Essay by the Quebec government on its cap-and-trade system and the Western Climate Initiative regional carbon market: origins, strengths and advantages.

Author:Benoit, Jean-Yves
Position:The California-Quebec Adventure: Linking Cap and Trade as a Path to Global Climate Action

SYNOPSIS I. INTRODUCTION II. REDUCING QUEBEC'S GHG EMISSIONS III. JOINING THE WCI IV. WHY A C&T SYSTEM? A SURVEY OF ITS ADVANTAGES V. THE QUEBEC 2013-2020 CLIMATE CHANGE ACTION PLAN VI. A BRIEF HISTORY OF QUEBEC'S IMPLEMENTATION OF ITS CAP-AND-TRADE SYSTEM VII. LINKING WITH CALIFORNIA VIII. QUEBEC'S C&T SYSTEM--AN OVERVIEW IX. THE STRENGTHS OF QUEBEC'S C&T SYSTEM A. Accurate Data B. A Strong Price Signal Sent to the Economy Through a Floor Price. C. ... and a Ceiling Price D. Avoiding Carbon Leakage E. Avoiding Over-Allocation F. Avoiding Market Manipulation G. An Offset Credit System Based on Rigor and Environmental Integrity H. A Flexible System That Allows for Long-Term Planning. I. ... and For Covered Businesses to Grow J. Solid, Predictable Financing X. IN CONCLUSION I. INTRODUCTION

Climate change is one of the most important challenges facing the earth in the twenty-first century as it poses an important threat to human health, human settlements, biodiversity, the economy, and, of course, the environment. Climate change is mainly induced by human activity and the best way to tackle it is to put a price on the emissions of greenhouse gases (GHGs), which are the main pollutants responsible for the phenomenon. The Quebec population and its elected officials widely agree with these statements and have supported this position for several years.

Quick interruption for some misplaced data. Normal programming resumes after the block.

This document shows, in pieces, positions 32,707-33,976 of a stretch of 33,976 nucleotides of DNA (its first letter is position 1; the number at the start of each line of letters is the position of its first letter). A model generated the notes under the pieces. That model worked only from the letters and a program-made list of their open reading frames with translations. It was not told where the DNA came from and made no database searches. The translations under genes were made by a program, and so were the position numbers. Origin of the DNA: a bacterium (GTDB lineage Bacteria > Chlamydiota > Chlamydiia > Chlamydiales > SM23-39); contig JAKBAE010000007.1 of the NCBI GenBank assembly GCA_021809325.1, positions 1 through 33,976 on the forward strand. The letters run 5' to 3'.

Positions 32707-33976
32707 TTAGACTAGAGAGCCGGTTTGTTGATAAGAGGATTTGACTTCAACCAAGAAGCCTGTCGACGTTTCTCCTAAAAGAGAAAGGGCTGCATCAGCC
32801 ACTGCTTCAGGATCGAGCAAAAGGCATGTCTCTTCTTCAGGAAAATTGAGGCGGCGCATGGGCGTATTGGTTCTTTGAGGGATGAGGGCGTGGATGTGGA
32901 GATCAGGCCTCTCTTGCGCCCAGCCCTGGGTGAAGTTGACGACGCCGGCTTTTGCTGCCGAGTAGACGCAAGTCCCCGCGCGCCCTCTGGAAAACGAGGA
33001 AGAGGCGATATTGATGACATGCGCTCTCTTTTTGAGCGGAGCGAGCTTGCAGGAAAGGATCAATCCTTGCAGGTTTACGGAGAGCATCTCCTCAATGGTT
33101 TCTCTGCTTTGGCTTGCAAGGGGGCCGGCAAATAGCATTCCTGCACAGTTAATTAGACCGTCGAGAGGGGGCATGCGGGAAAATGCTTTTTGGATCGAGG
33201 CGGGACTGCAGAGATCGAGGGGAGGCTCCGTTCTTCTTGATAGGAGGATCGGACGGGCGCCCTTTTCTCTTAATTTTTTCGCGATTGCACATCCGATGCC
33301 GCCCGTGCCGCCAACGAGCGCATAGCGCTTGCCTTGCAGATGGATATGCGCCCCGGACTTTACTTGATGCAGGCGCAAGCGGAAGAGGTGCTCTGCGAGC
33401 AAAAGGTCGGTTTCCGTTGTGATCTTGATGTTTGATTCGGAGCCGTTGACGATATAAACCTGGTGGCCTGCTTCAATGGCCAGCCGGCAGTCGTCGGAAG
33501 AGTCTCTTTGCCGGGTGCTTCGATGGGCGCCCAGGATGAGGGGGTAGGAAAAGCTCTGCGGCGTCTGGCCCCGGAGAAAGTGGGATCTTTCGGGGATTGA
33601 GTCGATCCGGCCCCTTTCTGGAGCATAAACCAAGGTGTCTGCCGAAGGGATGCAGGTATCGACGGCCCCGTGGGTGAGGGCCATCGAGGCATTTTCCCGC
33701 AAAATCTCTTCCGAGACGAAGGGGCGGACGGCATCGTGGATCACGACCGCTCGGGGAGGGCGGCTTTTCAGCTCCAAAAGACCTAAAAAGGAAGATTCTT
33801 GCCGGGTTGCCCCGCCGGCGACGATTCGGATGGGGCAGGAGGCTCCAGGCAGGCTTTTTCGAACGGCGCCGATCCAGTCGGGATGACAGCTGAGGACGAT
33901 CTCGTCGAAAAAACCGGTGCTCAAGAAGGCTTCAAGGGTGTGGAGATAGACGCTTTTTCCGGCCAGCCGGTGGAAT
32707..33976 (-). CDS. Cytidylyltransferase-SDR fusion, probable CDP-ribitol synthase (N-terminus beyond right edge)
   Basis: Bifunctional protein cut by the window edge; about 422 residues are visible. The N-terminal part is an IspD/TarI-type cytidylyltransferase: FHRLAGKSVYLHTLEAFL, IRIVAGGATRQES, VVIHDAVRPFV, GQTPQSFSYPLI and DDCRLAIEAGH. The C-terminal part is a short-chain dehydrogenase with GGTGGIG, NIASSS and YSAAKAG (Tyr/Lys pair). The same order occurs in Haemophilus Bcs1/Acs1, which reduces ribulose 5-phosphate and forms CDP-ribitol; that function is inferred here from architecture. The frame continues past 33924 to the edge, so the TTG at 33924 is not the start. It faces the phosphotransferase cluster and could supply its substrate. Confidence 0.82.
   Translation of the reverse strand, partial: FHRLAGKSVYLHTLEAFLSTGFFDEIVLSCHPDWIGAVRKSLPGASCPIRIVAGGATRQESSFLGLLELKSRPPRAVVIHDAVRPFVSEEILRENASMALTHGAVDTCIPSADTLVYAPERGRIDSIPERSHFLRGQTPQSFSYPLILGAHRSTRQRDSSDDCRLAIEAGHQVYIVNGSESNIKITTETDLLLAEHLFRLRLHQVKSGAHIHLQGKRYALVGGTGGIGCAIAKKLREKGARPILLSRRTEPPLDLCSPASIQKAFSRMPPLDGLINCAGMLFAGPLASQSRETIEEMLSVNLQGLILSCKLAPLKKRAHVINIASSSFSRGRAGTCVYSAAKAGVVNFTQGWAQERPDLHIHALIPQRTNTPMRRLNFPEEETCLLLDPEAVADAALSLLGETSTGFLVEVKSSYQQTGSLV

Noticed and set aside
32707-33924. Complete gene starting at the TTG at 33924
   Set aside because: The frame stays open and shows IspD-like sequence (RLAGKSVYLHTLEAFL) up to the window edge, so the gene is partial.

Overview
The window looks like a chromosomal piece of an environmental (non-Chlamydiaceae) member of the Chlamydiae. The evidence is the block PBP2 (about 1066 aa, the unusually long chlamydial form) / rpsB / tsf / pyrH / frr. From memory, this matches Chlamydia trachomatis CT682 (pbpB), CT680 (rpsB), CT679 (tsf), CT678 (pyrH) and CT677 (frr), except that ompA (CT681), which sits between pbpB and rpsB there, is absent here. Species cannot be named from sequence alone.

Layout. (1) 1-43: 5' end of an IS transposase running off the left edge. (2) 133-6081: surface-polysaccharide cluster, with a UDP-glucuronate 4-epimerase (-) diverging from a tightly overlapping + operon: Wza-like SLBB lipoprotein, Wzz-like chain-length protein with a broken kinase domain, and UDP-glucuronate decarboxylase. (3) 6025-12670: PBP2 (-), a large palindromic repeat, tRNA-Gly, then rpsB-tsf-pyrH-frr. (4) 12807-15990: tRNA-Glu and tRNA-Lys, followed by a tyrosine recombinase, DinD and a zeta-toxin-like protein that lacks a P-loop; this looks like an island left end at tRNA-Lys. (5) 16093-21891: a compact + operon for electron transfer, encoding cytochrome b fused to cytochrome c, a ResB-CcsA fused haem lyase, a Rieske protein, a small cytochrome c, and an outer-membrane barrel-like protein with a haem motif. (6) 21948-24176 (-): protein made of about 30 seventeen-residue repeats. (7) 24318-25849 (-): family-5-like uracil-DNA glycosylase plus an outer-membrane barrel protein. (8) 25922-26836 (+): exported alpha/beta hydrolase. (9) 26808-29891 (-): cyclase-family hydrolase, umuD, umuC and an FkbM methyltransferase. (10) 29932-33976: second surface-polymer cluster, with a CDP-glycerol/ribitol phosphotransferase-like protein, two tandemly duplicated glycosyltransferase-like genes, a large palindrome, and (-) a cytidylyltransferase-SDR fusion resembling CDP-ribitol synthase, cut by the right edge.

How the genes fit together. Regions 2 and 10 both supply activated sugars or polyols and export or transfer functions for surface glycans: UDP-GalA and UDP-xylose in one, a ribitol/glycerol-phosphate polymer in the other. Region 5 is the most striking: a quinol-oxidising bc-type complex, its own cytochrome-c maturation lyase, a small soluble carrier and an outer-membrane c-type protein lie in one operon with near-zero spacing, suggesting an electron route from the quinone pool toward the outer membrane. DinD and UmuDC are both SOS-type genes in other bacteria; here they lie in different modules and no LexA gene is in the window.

Back in 1992, the Quebec government adopted an Order in Council declaring it was adhering to the objectives and principles of the united Nations Framework Convention on Climate Change. Three years later, Quebec got an early warning of what climate change could lead to as a massive rainstorm flooded the region of Saguenay for three consecutive days, destroying homes, bridges, and roads. This was followed in 1998 by an ice storm in the Montreal area that cut off power in the city for days and in its suburbs for weeks. These are examples of events that have increased the level of awareness in Quebec about the importance of acting on climate change and prompted successive governments to make this issue one of their top priorities.

The Quebec government's first strategic move was to try to better understand what impacts climate change would have in the medium- and long-term in Quebec. A research cluster on climate change, called The Ouranos Consortium, was then launched, which today assembles almost a hundred scholars.

Within a few years, these scientists were able to draw a picture of what Quebec would have to expect from climate change, such as heat waves and floods in summer, and less snow and frequent thaws in winter. For a Nordic territory, the news of lost economic activity in the wintertime was badly received.

With this picture in hand, the Quebec government decided that staying within its comfort zone was not an option. GHG emissions had to be reduced, and Quebec society had to prepare itself to tackle the impacts of climate change.


    On the mitigation track, Quebec had the advantage of starting on the right foot since it had already one of the lowest carbon footprints in North America thanks to early investments in hydroelectricity. (2) Today, ninety-eight percent of the electricity and about fifty percent of the total energy used in Quebec comes from renewable sources, mainly hydraulic and wind energy. (3) This means that Quebec needed to focus its attention on its highest GHG-emitting sectors where reductions are notoriously difficult to achieve, namely in industrial processes, buildings and mostly transport.